Folse said he spent the last couple weeks of December meeting with Mayor Tim Matte and former Chief Administrative Officer Lorrie Braus to help him transition into his new job.
Matte hired Folse as a city employee as of Jan. 1, in a chief administrative role, under Mayor-elect Frank “Boo” Grizzaffi’s recommendation.
Folse retired as police chief in September after serving as police chief since 2009. He retired with 31 years in the police department.
“Mayoral candidate Grizzaffi approached me shortly after I retired from the police department, and pitched an offer to me for this position,” Folse said. “Quite honestly, I hadn’t had enough retirement yet to recharge the batteries so to speak. I had to think about it for a length of time, and he gave me that length of time,” Folse said.
“Shortly before the (mayoral) runoff, we spoke again, and I confirmed that I would like to take the position,” Folse said.
Pending Folse’s official approval by the mayor and city council on Jan. 14, Folse’s salary will be $75,000, Grizzaffi said. The city budget has $92,000 budgeted for the chief administrative officer’s salary, but Folse and Grizzaffi agreed that Folse will be paid a lower salary, Grizzaffi said.
The position of chief administrative officer is a unique opportunity, Folse said. “It was something new for me that I only knew very little about just from my meetings with (previous CAOs) Ms. Braus and Mr. Bergeron over the years and Mr. Loupe over the years,” Folse said.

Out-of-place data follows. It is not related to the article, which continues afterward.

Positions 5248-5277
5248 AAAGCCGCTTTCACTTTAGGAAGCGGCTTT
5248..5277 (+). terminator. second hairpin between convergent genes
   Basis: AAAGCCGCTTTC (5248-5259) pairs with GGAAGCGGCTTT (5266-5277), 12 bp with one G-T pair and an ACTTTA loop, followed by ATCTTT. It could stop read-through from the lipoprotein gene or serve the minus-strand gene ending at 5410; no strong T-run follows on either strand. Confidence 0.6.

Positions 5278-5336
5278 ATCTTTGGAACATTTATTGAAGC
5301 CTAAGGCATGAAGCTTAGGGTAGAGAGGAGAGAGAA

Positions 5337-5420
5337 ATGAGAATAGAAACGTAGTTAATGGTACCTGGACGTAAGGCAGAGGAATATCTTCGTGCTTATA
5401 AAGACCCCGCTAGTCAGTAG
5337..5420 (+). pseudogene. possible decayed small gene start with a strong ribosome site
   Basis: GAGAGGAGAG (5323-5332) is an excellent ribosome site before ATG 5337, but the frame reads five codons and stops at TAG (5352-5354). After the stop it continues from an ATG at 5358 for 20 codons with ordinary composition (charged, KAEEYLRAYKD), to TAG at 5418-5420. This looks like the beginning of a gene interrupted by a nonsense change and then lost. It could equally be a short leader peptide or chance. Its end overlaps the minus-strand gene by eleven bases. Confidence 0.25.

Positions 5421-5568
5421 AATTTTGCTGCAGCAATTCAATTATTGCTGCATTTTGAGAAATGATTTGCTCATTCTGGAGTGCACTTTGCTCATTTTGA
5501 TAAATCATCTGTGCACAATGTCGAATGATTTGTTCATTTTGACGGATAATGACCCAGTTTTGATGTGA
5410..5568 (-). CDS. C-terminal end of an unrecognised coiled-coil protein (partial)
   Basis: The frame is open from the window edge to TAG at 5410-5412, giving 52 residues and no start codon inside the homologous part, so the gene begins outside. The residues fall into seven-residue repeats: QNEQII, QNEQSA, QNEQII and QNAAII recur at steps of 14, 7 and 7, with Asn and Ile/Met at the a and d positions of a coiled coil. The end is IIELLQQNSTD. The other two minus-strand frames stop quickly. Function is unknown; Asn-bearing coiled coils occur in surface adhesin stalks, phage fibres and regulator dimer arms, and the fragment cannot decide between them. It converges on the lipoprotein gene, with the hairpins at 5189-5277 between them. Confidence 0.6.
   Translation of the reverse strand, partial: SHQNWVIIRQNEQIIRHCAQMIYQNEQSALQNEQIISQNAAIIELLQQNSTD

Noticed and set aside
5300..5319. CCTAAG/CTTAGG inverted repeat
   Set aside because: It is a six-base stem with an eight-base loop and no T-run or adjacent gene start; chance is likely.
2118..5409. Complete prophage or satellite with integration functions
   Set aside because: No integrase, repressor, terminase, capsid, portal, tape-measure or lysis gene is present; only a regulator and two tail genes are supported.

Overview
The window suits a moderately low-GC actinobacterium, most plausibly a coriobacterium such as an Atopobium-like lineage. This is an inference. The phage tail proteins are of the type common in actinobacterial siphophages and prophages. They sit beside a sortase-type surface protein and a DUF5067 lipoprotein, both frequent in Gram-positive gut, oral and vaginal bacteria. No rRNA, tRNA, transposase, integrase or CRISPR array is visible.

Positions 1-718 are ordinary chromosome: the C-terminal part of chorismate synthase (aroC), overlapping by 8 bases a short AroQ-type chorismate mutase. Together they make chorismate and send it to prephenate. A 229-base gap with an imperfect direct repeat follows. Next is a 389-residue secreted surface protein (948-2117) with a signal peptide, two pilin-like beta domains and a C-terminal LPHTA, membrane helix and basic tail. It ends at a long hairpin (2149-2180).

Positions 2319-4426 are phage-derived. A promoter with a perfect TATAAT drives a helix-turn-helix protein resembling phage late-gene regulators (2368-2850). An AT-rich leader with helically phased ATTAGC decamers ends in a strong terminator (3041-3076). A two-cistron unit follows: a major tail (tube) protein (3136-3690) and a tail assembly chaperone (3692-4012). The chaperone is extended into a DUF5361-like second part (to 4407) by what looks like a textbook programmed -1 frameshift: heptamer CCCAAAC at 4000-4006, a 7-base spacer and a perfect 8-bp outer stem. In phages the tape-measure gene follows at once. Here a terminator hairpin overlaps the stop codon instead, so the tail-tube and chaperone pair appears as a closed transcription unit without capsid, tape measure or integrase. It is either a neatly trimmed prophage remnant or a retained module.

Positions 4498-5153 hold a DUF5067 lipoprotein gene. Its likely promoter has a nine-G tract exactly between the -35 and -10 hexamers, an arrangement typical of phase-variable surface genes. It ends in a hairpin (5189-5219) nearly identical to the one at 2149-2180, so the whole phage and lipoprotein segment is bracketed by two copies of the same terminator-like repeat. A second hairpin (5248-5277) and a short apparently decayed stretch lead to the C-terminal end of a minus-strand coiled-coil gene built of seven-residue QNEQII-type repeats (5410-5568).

Though Folse’s first official day as a city employee was Jan. 1, he had been coming to City Hall during December to meet with staff members and departmental heads to prepare for the job, he said.
“What we did was, Ms. Braus was retiring after her 30 years with the city, and after the election … she (Braus) initiated her retirement and her vacation to where it would allow me to come in and start learning the position and meeting with her before she left,” Folse said.
Folse said his experience as police chief gave him confidence and convinced him that he could do the job. “It’s personnel management and project management but to a much more detailed degree as far as citywide functions,” he said. “I had a taste of this job by being chief of police, but by no means is it the same. This is going to be much more responsibility.”
He will be overseeing the city’s projects and will be working the departmental heads and mayor, he said.
Folse “stuck out” among a “handful of candidates” because of his experience in dealing with the public and major hurricanes, Grizzaffi said. Because Grizzaffi is new to the political scene, he knew he needed to find someone with city experience.
“He fits my management style best and has enough city experience to help us through that sharp learning curve that we’re going to have when we take over,” Grizzaffi said.
Folse will still receive his retirement benefits from the police department because the police and fire departments have separate retirement systems from the rest of the city. Folse said he would not have taken the job as CAO if the city and police department had the same retirement systems because he would have had to give up “too much money” to become CAO.